The young people and children that are growing up today will at least in some cases be likely to have different jobs than those of use that are already in the workplace. One could call them Generation Social Media, or Generation Z. These are considered to be those that were born after 1995. As explained by Chelsea Varney of Brand Watch they:
“Would never have seen a cassette, they’d snigger at a game of offline Scrabble, and wouldn’t believe that people once had to rush home to receive a phone call”.
This generation has never really known a time when the internet did not exist, and Varney refers to them as “digital natives”. Research that Varney presents suggests that there are going to be many changes in the workplace that will impact on the kinds of jobs that these people are likely to have. The research comes from Wagepoint and suggests that 65% of children just entering school at the current time will be likely to work in positions that do not currently exist in organisations. To show how this is already changing, Varney points out that Wagepoint’s research shows that the top 10 in demand jobs of 2010 were not even in existence in 2004. These include jobs like Social Media Manager and App Developer.
According to the Wagepoint information there will be all kinds of interesting jobs that do not even exist now. One such job might be “Vertical Farmer”. Such a person would focus on growing crops that rise upwards to leave greater space on the ground. Meanwhile a “Climate Controller” would do exactly as the job title suggests, removing the need for a weather forecaster at the same time. Other interesting job title predictions focus on health. For example, Varney explains that a Nano Medic will create and monitor small implants used for self-medication. Meanwhile a Memory Augmentation Surgeon would work to help older people to preserve and improve their memories.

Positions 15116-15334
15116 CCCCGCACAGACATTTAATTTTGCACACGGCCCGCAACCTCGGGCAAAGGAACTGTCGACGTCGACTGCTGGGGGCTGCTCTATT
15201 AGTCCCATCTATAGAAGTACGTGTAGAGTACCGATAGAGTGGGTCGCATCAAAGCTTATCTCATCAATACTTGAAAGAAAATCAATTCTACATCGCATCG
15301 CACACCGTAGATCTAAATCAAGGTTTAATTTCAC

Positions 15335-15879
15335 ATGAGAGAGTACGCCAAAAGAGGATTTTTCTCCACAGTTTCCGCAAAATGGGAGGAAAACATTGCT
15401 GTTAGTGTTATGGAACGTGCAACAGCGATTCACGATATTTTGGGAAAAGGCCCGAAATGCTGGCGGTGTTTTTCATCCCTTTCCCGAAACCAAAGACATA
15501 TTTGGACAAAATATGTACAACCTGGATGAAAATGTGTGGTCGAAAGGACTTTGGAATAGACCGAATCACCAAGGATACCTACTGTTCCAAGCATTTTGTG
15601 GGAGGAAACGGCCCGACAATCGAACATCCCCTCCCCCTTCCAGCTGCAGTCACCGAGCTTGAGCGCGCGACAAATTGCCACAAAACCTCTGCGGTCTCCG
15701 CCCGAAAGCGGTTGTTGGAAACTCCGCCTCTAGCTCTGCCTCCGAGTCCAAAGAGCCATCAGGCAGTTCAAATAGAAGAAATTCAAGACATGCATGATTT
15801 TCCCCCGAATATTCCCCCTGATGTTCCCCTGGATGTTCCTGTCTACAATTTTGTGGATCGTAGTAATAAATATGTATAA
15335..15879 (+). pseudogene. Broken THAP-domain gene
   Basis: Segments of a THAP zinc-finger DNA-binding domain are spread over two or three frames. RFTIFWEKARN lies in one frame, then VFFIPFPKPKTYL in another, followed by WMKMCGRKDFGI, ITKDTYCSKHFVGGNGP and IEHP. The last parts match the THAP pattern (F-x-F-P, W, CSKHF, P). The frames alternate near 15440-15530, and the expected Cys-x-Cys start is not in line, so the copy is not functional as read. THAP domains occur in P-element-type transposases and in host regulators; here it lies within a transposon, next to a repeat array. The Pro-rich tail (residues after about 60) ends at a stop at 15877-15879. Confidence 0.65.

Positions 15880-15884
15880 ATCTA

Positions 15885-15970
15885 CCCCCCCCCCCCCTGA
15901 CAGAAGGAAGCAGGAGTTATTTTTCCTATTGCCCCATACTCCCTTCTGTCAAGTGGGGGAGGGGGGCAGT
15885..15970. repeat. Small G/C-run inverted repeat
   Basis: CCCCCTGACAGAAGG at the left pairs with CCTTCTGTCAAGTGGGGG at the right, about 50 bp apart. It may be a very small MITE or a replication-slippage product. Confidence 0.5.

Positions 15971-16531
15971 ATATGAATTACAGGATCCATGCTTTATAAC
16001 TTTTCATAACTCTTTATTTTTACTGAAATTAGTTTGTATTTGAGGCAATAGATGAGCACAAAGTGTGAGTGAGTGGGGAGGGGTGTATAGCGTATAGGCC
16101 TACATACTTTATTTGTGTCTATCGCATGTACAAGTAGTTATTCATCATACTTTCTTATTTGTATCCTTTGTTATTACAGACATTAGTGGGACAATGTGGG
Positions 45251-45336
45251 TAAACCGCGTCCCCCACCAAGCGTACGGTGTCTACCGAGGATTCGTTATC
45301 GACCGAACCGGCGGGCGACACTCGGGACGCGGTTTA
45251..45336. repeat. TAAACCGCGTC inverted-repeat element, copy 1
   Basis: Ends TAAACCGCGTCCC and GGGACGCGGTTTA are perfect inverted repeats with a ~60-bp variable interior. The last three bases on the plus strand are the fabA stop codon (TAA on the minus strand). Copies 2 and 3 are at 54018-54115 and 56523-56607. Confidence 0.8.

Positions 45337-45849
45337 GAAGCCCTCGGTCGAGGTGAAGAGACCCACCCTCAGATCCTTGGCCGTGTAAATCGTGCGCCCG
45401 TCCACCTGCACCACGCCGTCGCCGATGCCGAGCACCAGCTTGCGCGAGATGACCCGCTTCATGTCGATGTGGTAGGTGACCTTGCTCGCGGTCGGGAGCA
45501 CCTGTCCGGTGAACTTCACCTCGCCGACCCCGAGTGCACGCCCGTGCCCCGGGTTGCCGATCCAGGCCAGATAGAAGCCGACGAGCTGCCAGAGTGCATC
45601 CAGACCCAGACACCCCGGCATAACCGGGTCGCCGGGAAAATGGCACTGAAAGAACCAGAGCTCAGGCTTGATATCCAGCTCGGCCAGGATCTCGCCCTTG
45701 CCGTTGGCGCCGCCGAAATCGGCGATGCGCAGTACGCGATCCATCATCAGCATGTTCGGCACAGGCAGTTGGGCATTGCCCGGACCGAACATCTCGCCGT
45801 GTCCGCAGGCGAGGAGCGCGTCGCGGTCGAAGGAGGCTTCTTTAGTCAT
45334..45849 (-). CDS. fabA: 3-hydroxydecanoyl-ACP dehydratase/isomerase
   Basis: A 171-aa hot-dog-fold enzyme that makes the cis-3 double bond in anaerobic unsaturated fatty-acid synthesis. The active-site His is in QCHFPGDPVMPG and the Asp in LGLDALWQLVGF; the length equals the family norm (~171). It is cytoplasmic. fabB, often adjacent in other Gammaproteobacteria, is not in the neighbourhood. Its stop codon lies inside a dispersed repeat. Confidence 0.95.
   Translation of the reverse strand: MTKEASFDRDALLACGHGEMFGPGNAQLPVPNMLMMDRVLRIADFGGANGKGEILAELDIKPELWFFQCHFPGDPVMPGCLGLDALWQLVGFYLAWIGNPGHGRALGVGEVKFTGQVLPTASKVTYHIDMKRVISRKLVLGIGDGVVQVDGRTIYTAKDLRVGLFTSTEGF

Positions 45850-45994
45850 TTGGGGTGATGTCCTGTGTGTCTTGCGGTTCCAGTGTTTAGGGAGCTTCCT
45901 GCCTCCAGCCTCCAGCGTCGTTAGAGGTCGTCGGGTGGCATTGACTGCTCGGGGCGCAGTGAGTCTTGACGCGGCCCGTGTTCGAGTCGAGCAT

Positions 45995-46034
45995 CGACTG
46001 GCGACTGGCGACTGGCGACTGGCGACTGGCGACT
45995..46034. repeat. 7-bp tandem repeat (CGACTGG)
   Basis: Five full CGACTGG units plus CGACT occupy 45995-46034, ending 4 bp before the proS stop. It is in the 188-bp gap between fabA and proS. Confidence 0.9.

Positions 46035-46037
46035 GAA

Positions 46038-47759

According to Dr Michael O’Neill (2014) writing for the Metropolis magazine it is not just job titles that will change. The working environment also will be very different to today. It is argued by O’Neill that rather than seeing the structure, consistency and order that a Generation Y person might see, they will instead be more likely to encounter complexity, ambiguity and chaos. There will be an overwhelming array of choices, argues O’Neill, and this will make it harder for them to get their jobs done because they will be continually distracted by their environment.
Writing for Business Insider, Emmie Martin (2014) points out that Generation Z will be looking for different things. They will, according to Marin be more entrepreneurial and less focused on money. They will also be more eager to work from home. One important difference is that they will “crave honesty” and they will want the leaders of their organisation to demonstrate this. Leaders will have to show both honesty and integrity to be able to win them over. Generation Z will also, according to Martin, be less interested than others in the past in a traditional working week that runs from nine am to five pm Monday to Friday. That is argued to be because they do not feel bound to being at a specific place every single day. Rather, if they think they can get more work done from home, then they will be more likely to be interested in that. Interestingly, despite their having grown up surrounded by technology they will also be interested in talking face to face, avoiding instant chat and making an actual personal connection with others.
Could you imagine yourself as an Elderly Well-Being Consultant or as a Body Part Engineer who creates living body parts for transplants? What about as a Waste Data Handler who disposes of data waste in a responsible manner, or an Avatar Manager who designs and manages holograms of virtual people? Maybe you’d rather be a Child Designer – a person that works to design children that will fit the requirements that parents have of them. It may all sound a bit “out there” but this world is coming soon, and it is very real for the people of Generation Z. Watch this space!
In the meanwhile, check out this infographic on generation z:
Paula Newton is a business writer, editor and management consultant with extensive experience writing and consulting for both start-ups and long established companies. She has ten years management and leadership experience gained at BSkyB in London and Viva Travel Guides in Quito, Ecuador, giving her a depth of insight into innovation in international business. With an MBA from the University of Hull and many years of experience running her own business consultancy, Paula’s background allows her to connect with a diverse range of clients, including cutting edge technology and web-based start-ups but also multinationals in need of assistance. Paula has played a defining role in shaping organizational strategy for a wide range of different organizations, including for-profit, NGOs and charities. Paula has also served on the Board of Directors for the South American Explorers Club in Quito, Ecuador.